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We'll start with the infamous "I'm not a lawyer, and can't offer specific advice on whether something is legally sound." With that out of the way, let's explore your question. You asked if you can block specific candidates from expressing interest in positions. The general answer to this question is "Yes, so long as you do so in a non-discriminatory manner." Organizations block specific candidates or specific types of candidates routinely, and agencies such as EEOC or OFCCP will accept this approach so long as the candidates are not blocked for an impermissible reason. One of the standard ways in which organizations block candidates is to ask qualifying questions that are tied to a position's minimum (or in OFCCP parlance "basic") qualifications. For example, if an organization is seeking a mechanical engineer, and that position requires a four-year bachelor's degree in mechanical engineering, a legitimate question for all candidates would be "Do you have a four-year bachelor's degree in mechanical engineer?" Candidates who indicate "no" would be blocked from proceeding further. Another question an organization could ask would be "Have you ever lied when completing an application form?" Anyone who answers "yes" could be appropriately disqualified and could be prevented from moving forward in the selection process. In your situation, you are seeking to block certain specific candidates. One example you cite is the situation where an individual lied on his or her resume. This situation seems to be equivalent to the situation in which you ask a pre-screening question about whether a candidate has lied when completing an application form. You would be disqualifying the candidate for a legitimate, non-discriminatory business reason. Another way to think of this situation is as follows: organizations are not required to give additional consideration to candidates who could not be hired for an open position (unless the reason the candidate could not be hired is a discriminatory reason). As an example here, if an organization indicates that two years of experience are required for a position and a candidate does not have the two years of experience, the candidate could not be hired for the open position (or, at least, the candidate should not be hired) and the candidates should receive no further consideration. The using of an early screening technique to limit consideration of candidates to the subset of candidates who could be hired is typically going to be considered acceptable by EEOC and OFCCP. The one major issue your specific question raises involves the sentence "We are thinking of using this only when an individual has been proven to be someone we would not hire based on our company culture." We have found that "company culture" can encompass many different attributes, some of which prove problematic to agencies like EEOC and OFCCP. A company culture that prohibits dishonesty on application forms is something that most of us would agree is a positive trait. A company culture that seeks to replicate the demographics and attitudes of the company is something that OFCCP, EEOC, and others would potentially find unacceptable. In closing, then, there is a simple answer to your question about preventing candidates who have previously lied to your organization from expressing interest in future positions. EEOC and OFCCP would likely find this practice to be acceptable. However, a general lack of fit with your "company culture" would be found problematic by EEOC and OFCCP unless you can demonstrate that there are specific job-related, non-discriminatory traits associated with your company culture that are being incorporated into the screening and selection process. If you'd like to discuss this issue further, you may e-mail me directly.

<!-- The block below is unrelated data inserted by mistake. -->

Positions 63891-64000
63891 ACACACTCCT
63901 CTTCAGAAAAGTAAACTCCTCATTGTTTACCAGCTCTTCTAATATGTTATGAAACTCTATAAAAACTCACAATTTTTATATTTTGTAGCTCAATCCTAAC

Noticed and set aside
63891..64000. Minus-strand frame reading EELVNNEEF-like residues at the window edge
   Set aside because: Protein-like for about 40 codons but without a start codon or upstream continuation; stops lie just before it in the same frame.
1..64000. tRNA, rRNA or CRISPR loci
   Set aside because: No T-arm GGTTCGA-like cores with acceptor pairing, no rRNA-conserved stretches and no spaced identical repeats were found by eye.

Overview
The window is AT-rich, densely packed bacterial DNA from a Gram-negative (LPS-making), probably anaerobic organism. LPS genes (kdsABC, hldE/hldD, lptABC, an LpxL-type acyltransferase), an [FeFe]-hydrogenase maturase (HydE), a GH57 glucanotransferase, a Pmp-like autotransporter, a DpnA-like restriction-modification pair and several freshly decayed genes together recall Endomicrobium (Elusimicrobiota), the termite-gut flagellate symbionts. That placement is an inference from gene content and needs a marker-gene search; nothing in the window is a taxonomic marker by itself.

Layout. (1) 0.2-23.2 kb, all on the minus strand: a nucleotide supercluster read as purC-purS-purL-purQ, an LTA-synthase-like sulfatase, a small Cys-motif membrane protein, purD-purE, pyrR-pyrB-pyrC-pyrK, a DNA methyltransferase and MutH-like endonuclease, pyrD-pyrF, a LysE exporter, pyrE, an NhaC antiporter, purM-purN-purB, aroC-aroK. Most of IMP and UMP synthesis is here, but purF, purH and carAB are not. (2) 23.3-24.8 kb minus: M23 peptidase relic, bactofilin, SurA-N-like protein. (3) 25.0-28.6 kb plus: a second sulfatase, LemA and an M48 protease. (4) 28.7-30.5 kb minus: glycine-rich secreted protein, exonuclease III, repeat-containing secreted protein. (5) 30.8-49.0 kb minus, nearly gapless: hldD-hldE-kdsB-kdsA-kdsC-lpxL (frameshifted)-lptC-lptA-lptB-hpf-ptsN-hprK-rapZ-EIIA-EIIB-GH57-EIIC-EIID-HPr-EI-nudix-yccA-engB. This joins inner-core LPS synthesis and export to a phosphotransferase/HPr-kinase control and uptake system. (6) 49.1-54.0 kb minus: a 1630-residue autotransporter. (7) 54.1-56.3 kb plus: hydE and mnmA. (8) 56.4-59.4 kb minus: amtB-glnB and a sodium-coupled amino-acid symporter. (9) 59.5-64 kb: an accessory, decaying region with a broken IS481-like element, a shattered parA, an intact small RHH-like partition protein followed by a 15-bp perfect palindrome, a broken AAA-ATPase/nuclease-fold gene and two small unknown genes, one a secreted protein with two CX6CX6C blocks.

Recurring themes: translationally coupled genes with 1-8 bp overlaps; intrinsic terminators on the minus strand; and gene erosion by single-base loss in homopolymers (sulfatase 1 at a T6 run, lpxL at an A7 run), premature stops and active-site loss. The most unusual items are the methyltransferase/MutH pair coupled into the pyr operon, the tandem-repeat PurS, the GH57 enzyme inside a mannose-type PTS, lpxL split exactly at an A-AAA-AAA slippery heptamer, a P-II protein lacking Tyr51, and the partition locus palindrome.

You can use this OFCCP audit checklist to ensure you're doing what is required to maintain OFCCP's regulations including VEVRAA, Section 503, and EO 11246. Or request a demo to streamline your compliance and recruiting efforts.